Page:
The Biden administration has announced new restrictions on exports of advanced chips to China, including two made-for-China chips from Nvidia.
US chip stocks fell as the curbs also hit Advanced Micro Devices and Intel.
The curbs are aimed at closing loopholes that became apparent after the US announced export curbs on chips last October.
They are designed to prevent China’s military from importing advanced semiconductors or equipment.
Nvidia has said in a filing that the new export restrictions will block sales of two high-end artificial intelligence chips it created for the Chinese market – A800 and H800. It said that one of its gaming chips will also be blocked.
Although the curbs also affect other chip makers, analysts believe Nvidia will be hit the hardest because China accounts for up to 25% of its revenues from data centre chip sales. Nvidia’s shares, which are considered a star stock, fell by as much as 4.7% in the wake of the announcement.
The Semiconductor Industry Association, which represents 99% of the US semiconductor industry by revenue, said in a statement that the new measures are “overly broad” and “risk harming the US semiconductor ecosystem without advancing national security as they encourage overseas customers to look elsewhere”.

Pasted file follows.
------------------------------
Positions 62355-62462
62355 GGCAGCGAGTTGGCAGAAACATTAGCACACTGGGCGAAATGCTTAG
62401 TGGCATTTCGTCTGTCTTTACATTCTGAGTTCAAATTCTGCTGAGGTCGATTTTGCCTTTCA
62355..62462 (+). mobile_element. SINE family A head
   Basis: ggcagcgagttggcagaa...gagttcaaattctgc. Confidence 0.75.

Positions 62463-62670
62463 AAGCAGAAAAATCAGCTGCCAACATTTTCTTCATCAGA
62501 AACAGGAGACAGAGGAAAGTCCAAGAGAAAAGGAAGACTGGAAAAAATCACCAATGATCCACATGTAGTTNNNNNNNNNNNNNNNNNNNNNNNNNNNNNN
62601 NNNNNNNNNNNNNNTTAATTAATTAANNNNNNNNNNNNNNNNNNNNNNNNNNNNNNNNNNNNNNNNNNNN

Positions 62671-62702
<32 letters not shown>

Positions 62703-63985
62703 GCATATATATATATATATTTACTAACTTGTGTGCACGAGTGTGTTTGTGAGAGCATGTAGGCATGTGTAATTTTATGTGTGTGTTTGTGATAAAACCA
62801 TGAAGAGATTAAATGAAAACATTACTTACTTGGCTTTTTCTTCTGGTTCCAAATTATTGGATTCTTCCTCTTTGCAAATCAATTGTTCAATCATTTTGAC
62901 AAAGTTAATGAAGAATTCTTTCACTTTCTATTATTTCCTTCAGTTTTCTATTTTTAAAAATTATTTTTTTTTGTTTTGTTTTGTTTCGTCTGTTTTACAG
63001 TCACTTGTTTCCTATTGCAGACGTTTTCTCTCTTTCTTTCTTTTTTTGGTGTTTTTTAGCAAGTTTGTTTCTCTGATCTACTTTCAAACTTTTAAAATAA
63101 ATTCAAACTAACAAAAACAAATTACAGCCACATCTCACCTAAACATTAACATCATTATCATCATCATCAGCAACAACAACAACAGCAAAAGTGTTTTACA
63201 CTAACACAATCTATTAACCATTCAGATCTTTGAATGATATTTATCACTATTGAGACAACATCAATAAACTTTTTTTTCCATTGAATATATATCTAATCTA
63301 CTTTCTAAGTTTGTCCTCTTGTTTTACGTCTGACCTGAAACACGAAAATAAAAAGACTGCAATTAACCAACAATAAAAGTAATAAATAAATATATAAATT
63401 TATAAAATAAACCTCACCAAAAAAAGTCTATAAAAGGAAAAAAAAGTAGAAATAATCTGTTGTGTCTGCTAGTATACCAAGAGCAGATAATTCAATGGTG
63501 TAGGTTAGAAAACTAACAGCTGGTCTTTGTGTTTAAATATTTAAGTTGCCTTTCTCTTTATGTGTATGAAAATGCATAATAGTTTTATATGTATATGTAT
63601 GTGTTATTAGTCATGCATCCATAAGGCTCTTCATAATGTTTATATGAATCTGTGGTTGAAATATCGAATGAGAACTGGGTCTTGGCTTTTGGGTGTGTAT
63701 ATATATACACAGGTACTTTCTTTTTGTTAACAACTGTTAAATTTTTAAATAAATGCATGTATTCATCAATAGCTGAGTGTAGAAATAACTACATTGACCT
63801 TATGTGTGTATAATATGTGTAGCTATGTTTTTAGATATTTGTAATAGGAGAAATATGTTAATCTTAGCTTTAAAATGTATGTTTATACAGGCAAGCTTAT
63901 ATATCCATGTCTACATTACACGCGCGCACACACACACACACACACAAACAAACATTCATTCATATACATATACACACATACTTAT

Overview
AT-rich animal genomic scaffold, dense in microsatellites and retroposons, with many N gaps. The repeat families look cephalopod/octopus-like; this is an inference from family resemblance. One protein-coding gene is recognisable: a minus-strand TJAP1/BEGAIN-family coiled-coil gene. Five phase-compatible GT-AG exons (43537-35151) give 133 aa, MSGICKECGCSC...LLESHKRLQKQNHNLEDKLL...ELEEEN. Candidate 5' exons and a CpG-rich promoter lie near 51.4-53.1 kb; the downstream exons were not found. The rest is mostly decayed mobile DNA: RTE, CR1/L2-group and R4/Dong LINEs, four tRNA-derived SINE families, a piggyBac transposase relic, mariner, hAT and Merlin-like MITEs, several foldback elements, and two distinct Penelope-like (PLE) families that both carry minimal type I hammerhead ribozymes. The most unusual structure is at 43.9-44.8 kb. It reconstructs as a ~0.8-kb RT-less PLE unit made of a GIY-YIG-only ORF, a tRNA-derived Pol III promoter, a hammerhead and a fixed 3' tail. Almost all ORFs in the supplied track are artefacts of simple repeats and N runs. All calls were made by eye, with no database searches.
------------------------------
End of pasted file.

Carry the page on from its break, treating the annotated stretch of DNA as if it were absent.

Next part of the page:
A spokesperson for the Chinese embassy also said that it “firmly opposes” the new restrictions, which also target Iran and Russia and go into effect in 30 days.
Two months ago, China retaliated by srestricting exports of two materials, gallium and germanium, which are key to the semiconductor industry.
China is by far the biggest player in the global supply chain of gallium and germanium. It produces 80% of the world’s gallium and 60% of germanium, according to the Critical Raw Materials Alliance (CRMA) industry body.
The materials are “minor metals”, meaning that they are not usually found on their own in nature, and are often the by-product of other processes.
Besides the US, both Japan and the Netherlands – which is home to key chip equipment maker ASML – have also imposed chip technology export restrictions on China.
The constant tit-for-tat between the world’s two biggest economies has raised concerns over the rise of so-called “resource nationalism” when governments hoard critical materials to exert influence over other countries.